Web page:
meaning two different colored eyes. Much like having green eyes, only two percent
of the population is estimated to have red hair – but there’s actually a fairly decent
chance that a person can wind up with both rare traits. We’re looking at you, Jessica Chastain! We know we just told you that green eyes are
incredibly rare – and they definitely are. However, if you were to take a trip to Europe,
you’d probably start to doubt this fact. Edmund Custers, a biostatistician, revealed
in an article for Owlcation that a whopping 86 percent of the population in Ireland and
Scotland have either blue or green eyes. The situation is similar in Iceland, as 87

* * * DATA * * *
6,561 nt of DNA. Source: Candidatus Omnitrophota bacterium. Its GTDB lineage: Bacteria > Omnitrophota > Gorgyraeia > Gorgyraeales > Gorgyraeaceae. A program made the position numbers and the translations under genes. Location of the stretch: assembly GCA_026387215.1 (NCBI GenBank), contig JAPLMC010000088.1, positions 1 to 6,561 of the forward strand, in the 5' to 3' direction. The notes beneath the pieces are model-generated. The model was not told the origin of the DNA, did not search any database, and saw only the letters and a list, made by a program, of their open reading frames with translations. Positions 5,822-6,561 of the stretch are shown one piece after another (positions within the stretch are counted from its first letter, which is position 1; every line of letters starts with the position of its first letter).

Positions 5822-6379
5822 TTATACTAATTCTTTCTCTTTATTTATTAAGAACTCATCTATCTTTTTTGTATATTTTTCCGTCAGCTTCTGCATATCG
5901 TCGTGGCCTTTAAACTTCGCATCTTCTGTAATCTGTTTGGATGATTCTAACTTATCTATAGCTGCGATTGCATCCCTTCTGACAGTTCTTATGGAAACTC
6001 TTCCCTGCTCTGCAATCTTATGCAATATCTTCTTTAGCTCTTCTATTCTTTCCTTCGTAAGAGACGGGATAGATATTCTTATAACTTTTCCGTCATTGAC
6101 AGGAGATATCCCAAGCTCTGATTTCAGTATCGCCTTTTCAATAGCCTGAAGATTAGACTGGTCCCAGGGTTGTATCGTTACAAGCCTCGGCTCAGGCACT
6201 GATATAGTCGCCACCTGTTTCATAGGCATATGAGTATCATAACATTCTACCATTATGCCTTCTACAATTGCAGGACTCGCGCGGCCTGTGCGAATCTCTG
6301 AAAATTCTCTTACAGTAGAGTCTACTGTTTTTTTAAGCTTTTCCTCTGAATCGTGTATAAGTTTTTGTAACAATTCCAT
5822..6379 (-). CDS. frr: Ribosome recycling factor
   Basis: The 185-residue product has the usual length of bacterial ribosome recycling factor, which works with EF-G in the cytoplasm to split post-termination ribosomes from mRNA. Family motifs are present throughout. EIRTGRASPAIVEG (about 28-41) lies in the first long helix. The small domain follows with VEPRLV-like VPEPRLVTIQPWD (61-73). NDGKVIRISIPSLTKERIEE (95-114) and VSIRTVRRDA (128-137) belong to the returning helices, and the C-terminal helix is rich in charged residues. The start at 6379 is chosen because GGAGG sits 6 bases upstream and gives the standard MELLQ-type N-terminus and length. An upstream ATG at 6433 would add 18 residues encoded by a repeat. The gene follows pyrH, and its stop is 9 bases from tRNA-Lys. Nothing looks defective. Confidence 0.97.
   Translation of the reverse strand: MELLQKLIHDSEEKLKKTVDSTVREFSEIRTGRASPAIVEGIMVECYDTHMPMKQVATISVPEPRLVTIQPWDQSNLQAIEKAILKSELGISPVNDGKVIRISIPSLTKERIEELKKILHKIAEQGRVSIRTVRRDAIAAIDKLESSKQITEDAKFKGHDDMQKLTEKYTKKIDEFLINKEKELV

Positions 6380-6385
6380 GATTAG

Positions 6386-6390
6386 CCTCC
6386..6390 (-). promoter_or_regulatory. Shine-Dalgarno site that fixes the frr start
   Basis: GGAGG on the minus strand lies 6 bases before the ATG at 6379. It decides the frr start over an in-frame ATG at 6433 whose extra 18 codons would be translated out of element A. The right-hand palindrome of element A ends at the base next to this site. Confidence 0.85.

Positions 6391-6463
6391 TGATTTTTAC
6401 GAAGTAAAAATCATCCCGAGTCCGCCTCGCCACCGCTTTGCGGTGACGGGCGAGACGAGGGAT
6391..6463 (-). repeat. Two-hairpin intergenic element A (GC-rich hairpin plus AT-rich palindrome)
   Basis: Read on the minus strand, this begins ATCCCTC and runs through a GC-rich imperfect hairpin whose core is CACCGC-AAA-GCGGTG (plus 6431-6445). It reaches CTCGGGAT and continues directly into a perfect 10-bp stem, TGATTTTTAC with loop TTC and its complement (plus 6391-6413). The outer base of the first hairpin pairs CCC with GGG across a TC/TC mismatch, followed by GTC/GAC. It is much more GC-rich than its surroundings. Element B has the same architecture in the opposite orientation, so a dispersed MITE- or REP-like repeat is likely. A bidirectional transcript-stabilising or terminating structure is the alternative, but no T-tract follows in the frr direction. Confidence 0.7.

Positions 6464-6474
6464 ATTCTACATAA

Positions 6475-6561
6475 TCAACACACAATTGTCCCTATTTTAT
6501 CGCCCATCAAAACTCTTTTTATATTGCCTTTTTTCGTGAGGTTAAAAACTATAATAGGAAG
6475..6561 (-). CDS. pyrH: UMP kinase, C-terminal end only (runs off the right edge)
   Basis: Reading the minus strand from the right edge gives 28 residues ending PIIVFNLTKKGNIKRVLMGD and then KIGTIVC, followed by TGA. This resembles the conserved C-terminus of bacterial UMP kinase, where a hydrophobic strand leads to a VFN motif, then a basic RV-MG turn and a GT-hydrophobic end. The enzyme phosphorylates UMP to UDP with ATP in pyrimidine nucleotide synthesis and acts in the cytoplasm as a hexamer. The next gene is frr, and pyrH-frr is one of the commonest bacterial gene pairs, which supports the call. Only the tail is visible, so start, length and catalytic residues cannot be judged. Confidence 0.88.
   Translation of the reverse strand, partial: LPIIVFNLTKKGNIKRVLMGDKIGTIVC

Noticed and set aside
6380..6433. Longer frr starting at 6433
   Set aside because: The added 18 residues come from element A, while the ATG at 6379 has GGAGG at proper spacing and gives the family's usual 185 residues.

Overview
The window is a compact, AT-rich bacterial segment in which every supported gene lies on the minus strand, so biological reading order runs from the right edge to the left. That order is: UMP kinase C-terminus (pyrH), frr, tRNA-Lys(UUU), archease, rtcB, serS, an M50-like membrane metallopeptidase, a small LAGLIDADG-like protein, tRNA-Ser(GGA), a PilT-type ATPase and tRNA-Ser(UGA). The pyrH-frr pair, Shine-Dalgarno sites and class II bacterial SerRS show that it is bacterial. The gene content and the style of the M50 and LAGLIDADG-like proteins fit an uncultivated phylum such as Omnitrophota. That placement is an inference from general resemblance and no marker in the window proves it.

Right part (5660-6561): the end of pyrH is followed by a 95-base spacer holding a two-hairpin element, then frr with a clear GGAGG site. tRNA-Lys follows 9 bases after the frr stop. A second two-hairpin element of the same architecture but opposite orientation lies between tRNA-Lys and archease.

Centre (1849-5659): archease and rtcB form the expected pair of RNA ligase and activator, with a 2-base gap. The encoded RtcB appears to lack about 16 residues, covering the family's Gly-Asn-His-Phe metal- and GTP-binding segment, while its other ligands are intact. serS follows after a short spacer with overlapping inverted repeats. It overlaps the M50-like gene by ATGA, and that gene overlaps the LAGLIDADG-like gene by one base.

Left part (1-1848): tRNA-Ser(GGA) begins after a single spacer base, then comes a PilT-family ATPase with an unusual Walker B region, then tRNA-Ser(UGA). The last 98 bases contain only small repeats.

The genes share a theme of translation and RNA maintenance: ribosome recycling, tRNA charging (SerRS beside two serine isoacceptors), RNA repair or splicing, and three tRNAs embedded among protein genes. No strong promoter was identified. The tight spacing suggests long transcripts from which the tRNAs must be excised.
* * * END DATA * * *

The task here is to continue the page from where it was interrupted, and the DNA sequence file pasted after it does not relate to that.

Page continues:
percent of men and 89 percent of women have one of the two colors. The expert explained: In fact, if you were to visit Britain, you
might start to believe that green eyes are more prevalent than brown. According to a study of over 12,000 people,
brown eyes are rarer than green in Britain, despite the fact that brown eyes make up much
of the world’s population. Although we may label people’s eyes as “green,”
no one really has green eyes. If you’re confused, allow us to explain. Irises aren’t actually green, they only appear
to be. According to Eyesite Opticians, green eyes
don’t contain the color green. Instead, they’re a: Basically, “green” eyes only contain a small
amount of the brown pigment called melanin. In the absence of a lot of melanin, Rayleigh
scattering occurs. As Custers explained, Rayleigh scattering
happens when: Brown eyes, on the other hand, absorb light
because they contain more melanin. Although Rayleigh scattering is also responsible
for making blue eyes, blue green eyes are especially unique because of this “curious
blend” of blue wavelengths and yellowish pigment. In a 2014 study about the correlation between